Shortwave also has some commonalities with this year’s excellent indie A Dark Song in that while it is unapologetically a genre effort, it isn’t afraid to really dig into the foundation in which is plot is based. In the case of both films, the foundation is two damaged people dealing with loss and grief under extraordinary, partially otherworldly pressures. Given the grim subject matter, Phillips wisely keeps the pacing brisk and the runtime short. As a result, Shortwave, while serious, doesn’t overuse its ability to raise questions about loss and grief. Instead, it balances them in with solid scares and creative mysteries that seem to have a lot more backstory than what is explained here.

There should be more films like Shortwave, as its successes come as a result of sharp ideas and well-executed direction and performances rather than a huge budget. It manages to carve out a unique perspective in a saturated genre, and triggers the heart and mind in addition to the adrenal glands. Though it ends a bit abruptly, it still manages to feel like a complete experience, and has some genuinely scary moments. Shortwave is definitely worth watching as horror film, as a domestic drama, and as a showcase for the talents of its stars and its director.

Mike McClelland

Click here to read the review at Flickering Myth.

Click here to view “Shortwave” at the IMDB.

Radio exhibit at the Tate Modern

Photo credit: Rebecca Crysdale

Many thanks to SWLing Post contributor, Ed, who writes:

An old friend of mine just emailed me from London after seeing an extraordinary modern art exhibit at Tate Modern. The exhibit, according to my friend Rebecca Crysdale, “is about how we are being overload by communications, particularly digital communications.” She says, “It was a very thought provoking exhibit.”

Photo Credit: Rebecca Crysdale

[H]ere’s a link to Tate Modern’s web page for the exhibit. There appears to be lots of shortwave and other radios in these large sculptures, and SWLing Blog readers might enjoy trying to identify them. http://www.tate.org.uk/art/artworks/meireles-babel-t14041

Many thanks Ed and Rebecca for sharing! I just checked out the Tate Modern site–brilliant installations! I love the Tate Modern, but have never had the fortune of seeing a radio-centric exhibition. Amazing!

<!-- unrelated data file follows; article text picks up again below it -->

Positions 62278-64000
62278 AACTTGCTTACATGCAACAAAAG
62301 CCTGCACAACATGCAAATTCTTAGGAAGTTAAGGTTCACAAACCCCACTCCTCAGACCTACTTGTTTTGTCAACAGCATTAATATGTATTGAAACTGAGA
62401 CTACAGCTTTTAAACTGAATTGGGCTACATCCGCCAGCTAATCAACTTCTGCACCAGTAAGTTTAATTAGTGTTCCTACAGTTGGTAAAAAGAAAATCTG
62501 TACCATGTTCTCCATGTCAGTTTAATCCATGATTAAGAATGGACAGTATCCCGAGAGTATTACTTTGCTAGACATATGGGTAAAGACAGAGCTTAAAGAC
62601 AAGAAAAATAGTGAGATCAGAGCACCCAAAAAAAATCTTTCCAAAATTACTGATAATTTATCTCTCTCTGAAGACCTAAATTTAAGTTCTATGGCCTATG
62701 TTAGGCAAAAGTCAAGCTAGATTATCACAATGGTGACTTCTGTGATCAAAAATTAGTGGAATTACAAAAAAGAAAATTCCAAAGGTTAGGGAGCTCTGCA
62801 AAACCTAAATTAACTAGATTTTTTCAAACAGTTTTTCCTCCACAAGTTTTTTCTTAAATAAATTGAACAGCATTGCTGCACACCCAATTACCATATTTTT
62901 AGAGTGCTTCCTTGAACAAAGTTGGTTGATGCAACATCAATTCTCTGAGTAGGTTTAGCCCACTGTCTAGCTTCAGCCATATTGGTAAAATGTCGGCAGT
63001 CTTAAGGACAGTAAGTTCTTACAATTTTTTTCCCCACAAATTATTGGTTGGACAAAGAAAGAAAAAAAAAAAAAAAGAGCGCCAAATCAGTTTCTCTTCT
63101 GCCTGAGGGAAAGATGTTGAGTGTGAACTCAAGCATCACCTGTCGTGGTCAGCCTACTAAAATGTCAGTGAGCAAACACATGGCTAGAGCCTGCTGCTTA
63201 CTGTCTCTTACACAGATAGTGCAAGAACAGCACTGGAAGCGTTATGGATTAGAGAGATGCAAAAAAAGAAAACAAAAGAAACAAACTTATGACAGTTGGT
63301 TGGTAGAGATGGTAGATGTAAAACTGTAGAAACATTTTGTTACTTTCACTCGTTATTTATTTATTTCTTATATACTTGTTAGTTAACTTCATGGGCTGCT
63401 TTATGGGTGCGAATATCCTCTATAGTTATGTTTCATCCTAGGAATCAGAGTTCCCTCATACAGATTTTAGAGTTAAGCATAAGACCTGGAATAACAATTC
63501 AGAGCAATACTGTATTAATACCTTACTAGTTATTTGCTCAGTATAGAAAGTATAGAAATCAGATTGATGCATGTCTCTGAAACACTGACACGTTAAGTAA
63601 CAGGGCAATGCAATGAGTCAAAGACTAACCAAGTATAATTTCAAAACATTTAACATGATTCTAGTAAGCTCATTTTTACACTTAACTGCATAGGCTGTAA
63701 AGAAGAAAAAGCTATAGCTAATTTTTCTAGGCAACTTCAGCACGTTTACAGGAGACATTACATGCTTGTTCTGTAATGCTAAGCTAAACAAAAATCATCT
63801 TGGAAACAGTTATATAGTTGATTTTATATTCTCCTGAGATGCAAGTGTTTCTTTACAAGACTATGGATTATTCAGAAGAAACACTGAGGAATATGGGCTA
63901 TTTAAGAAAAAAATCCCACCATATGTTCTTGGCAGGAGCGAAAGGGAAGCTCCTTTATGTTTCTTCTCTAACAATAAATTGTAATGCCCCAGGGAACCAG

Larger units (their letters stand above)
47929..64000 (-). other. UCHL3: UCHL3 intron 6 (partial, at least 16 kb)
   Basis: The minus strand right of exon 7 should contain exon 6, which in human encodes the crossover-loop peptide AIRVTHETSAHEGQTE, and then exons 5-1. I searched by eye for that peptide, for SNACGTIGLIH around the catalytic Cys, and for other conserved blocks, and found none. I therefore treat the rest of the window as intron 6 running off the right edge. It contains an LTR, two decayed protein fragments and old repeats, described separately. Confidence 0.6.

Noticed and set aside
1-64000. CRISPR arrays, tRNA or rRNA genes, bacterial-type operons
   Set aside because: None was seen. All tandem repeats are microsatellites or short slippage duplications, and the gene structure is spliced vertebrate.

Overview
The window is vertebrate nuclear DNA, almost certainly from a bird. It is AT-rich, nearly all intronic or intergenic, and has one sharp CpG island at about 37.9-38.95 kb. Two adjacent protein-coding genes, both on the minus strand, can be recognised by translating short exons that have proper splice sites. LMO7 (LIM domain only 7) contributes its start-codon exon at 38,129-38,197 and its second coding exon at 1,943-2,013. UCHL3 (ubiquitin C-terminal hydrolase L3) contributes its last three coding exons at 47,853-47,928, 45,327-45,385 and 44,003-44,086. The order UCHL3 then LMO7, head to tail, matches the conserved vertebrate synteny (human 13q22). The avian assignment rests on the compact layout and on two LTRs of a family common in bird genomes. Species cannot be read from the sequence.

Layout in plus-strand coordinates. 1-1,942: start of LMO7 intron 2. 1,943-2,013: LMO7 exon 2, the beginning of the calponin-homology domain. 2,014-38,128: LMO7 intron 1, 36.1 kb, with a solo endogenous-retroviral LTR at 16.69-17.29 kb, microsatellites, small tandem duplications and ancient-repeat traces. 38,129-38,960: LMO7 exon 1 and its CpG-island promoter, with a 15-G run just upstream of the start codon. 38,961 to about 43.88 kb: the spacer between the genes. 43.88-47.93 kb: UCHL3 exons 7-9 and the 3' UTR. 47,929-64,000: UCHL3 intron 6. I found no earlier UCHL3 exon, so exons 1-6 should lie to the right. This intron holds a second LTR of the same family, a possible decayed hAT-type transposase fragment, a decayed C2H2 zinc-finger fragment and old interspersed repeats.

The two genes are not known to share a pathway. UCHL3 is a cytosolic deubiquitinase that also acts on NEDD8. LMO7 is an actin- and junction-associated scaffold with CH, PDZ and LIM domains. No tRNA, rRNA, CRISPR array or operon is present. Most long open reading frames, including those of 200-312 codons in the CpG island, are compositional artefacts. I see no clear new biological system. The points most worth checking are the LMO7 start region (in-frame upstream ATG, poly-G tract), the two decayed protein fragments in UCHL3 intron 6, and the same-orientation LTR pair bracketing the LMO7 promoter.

Shadows of the State: a photobook about numbers stations

RAF Akrotiri, Cyprus (Source: Lewis Bush)

Many thanks to SWLing Post contributor, James Jordan, who shares a link to this article in Wired magazine:

IF YOU TUNED into just the right shortwave radio frequency in the 1970s, you might hear a creepy computerized voice reading out a string of numbers. It was the Cold War, and the coded messages were rumored to be secret intelligence broadcasts from “number stations” located around the globe.

Photographer Lewis Bush is obsessed with these stations to “an almost irrational degree” and hunts them down in Shadows of the State, featuring 30 composite satellite images of alleged number stations from Germany to Australia. The series took two years and endless research. “It’s a difficult project to quantify in terms of man hours wasted on it,” he says.[…]

When Bush finds what he believes to be a station, he takes up to 50 close-up screen grabs and stitches them together in Photoshop to create one high-resolution image. He also listens to frequencies where broadcasts supposedly still happen on radio listening software, taking screen shots of the software’s spectrograms, graphics depicting the sound spectrum.

The final images try to visualize something largely intangible. No government has ever confirmed the existence of numbers stations, and Bush himself isn’t completely certain of their locations. No one can be sure what these scratchy codes really are. And that’s precisely what makes them so intriguing.

Shadows of the State will be published by Brave Books in December 2017. Bush is also raising funds on Kickstarterfor an interactive companion website.

Read the full article at Wired.

TW Communicator spotted in “The Avengers” TV series

Many thanks to SWLing Post contributor, Andy Howlett, who writes:

Some while back I spotted an elderly ‘TW Communivator’ in use the a late episode of The Avengers TV series. The episode in question is called ‘All done with Mirrors’.

Studio Canal are a bit touchy about people nicking stills from their videos, but I sent my screen-grab to the website ‘TW Radio’ which is a site dedicated to Tom Withers and his products. The owner got permission for a one-off reproduction.

You can see the photo by going to http://www.twradio.uk/page98.html

Thanks, Andy! The Avengers is one of my favorite action/adventure TV shows of the 1960s. Lately, I’ve been waiting for a used DVD box set of the series to appear at a local retailer. The fact that I’ve always had a crush on Diana Rigg (a.k.a. Emma Peel) has nothing to do with this. 🙂

Check out other radios spotted in film and TV series by clicking here.

Click here to read more about The Avengers.